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Citrix Says Data Sold on Dark Web Comes From Third Party

Citrix on Wednesday denied claims that its systems have been breached and says the information being sold on the dark web actually comes from a third party and it’s not very sensitive.

Data breach monitoring service Under the Breach reported on Tuesday that a threat actor was offering to sell a database containing information on 2 million users. The data was allegedly obtained after breaching Citrix systems and the asking price was $20,000.

Screenshots posted by Under the Breach show that the database apparently includes names, phone numbers, email addresses, company names, and physical addresses.

In a blog post published on Wednesday, Citrix’s CISO, Fermin Serna, said the threat actor claimed to have breached the company’s network, exfiltrated data, and attempted to elevate privileges in an effort to launch a ransomware attack.

However, Serna claims that none of this is true and the data actually comes from a third party. Citrix has found no evidence that its systems have been compromised, and pointed out that hackers couldn’t have moved from the third party’s network to its own systems.

“This third party has been cooperative and responsive to our questions and direction, and has taken immediate action to isolate from the internet any Citrix related data they may have,” Serna said. “The third party is now conducting its own investigation and remediation, and is committed to keeping Citrix advised of any developments, and Citrix is ready to assist as necessary.”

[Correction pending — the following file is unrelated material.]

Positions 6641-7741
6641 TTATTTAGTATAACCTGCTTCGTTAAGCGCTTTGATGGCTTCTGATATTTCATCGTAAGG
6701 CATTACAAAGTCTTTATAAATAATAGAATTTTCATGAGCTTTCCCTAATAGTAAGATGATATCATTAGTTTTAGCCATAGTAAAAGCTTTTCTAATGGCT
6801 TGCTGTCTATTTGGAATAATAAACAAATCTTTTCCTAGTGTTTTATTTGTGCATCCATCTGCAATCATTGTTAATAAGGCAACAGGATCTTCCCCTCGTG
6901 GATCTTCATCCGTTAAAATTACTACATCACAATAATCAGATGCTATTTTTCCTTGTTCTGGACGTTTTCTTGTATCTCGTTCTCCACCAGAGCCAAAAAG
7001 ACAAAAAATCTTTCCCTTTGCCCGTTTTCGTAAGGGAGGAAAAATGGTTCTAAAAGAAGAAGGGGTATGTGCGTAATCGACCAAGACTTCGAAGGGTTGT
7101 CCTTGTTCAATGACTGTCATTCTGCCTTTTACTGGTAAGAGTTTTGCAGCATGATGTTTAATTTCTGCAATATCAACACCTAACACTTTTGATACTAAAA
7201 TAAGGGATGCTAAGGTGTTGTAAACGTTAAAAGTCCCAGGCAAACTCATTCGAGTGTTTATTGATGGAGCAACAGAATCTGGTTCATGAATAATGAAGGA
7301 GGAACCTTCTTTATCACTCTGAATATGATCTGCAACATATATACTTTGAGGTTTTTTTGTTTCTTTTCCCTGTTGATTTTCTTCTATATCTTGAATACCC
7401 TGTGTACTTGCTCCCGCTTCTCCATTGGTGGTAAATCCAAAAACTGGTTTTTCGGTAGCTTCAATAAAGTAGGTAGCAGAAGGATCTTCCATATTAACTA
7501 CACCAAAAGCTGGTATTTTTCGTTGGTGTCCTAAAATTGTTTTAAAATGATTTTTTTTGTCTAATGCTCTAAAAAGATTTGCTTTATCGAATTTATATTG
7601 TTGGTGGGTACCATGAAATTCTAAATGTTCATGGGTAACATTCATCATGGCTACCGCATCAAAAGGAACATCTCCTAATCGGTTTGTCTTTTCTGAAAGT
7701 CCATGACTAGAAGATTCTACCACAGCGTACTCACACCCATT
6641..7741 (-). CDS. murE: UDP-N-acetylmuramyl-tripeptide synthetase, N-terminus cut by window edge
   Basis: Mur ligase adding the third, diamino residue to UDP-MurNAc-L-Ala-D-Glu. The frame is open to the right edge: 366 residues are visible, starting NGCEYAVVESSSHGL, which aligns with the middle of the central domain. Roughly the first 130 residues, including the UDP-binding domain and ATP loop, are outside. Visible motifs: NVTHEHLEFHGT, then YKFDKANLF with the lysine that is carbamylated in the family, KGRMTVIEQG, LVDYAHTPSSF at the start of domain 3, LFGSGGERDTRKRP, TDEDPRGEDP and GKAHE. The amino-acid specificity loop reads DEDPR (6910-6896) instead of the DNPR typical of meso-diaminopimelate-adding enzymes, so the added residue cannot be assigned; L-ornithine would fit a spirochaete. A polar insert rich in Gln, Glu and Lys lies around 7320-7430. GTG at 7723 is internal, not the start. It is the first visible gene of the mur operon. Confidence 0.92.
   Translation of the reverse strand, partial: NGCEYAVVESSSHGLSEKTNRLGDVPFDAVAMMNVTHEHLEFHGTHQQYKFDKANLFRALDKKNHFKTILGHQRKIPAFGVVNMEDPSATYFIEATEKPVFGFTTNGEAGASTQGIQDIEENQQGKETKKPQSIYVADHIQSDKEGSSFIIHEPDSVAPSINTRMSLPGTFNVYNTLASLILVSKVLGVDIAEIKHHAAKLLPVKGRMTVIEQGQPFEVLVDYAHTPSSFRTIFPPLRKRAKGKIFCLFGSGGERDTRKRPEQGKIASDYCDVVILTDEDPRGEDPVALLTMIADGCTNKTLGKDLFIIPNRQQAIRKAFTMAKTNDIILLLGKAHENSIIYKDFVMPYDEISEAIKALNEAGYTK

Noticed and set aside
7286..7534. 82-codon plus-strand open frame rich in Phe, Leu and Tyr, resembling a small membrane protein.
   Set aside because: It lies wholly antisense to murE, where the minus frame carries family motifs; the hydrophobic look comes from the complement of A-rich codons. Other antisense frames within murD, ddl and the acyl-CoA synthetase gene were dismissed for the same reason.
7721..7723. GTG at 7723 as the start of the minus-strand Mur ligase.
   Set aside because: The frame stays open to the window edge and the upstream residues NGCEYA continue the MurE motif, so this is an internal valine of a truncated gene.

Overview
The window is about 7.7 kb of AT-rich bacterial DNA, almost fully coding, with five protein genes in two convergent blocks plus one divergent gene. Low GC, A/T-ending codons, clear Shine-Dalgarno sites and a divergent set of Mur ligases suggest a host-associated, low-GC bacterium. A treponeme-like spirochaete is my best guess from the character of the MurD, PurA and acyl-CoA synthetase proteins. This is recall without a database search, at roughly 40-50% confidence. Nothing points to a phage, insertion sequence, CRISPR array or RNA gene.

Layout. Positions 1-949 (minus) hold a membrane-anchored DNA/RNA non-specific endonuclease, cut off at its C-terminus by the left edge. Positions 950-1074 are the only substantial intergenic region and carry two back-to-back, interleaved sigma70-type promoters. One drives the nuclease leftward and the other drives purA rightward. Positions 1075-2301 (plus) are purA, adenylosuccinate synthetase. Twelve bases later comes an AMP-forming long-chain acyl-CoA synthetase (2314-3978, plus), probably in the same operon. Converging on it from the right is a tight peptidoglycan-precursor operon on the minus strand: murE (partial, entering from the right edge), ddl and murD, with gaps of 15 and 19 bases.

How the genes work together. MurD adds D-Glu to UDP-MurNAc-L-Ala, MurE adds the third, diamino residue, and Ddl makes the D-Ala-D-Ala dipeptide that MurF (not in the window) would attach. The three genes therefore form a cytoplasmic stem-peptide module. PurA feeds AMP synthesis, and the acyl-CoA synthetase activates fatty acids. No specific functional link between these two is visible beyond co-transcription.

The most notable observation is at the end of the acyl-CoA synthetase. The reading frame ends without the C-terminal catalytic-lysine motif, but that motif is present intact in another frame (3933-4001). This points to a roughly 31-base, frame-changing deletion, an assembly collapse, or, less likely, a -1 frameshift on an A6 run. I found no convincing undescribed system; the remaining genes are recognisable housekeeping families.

Citrix’s CISO also highlighted that the impacted third party does not possess any Citrix source code or other highly sensitive intellectual property. He claims that the company only has some “low sensitivity business contact information” that does not include passwords or other credentials.

Citrix did confirm suffering some data breaches in the past. In 2016, the company admitted that one of its marketing servers was breached the previous year, but said no customer data or other sensitive corporate information was compromised.

A more serious incident was disclosed last year, when the software giant confirmed that hackers had access to its network between October 2018 and March 2019. That attack, which the FBI attributed to an international cybercrime group, resulted in the theft of various types of information, including business documents and employee personal and financial information.

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Eduard Kovacs (@EduardKovacs) is a contributing editor at SecurityWeek. He worked as a high school IT teacher for two years before starting a career in journalism as Softpedia’s security news reporter. Eduard holds a bachelor’s degree in industrial informatics and a master’s degree in computer techniques applied in electrical engineering.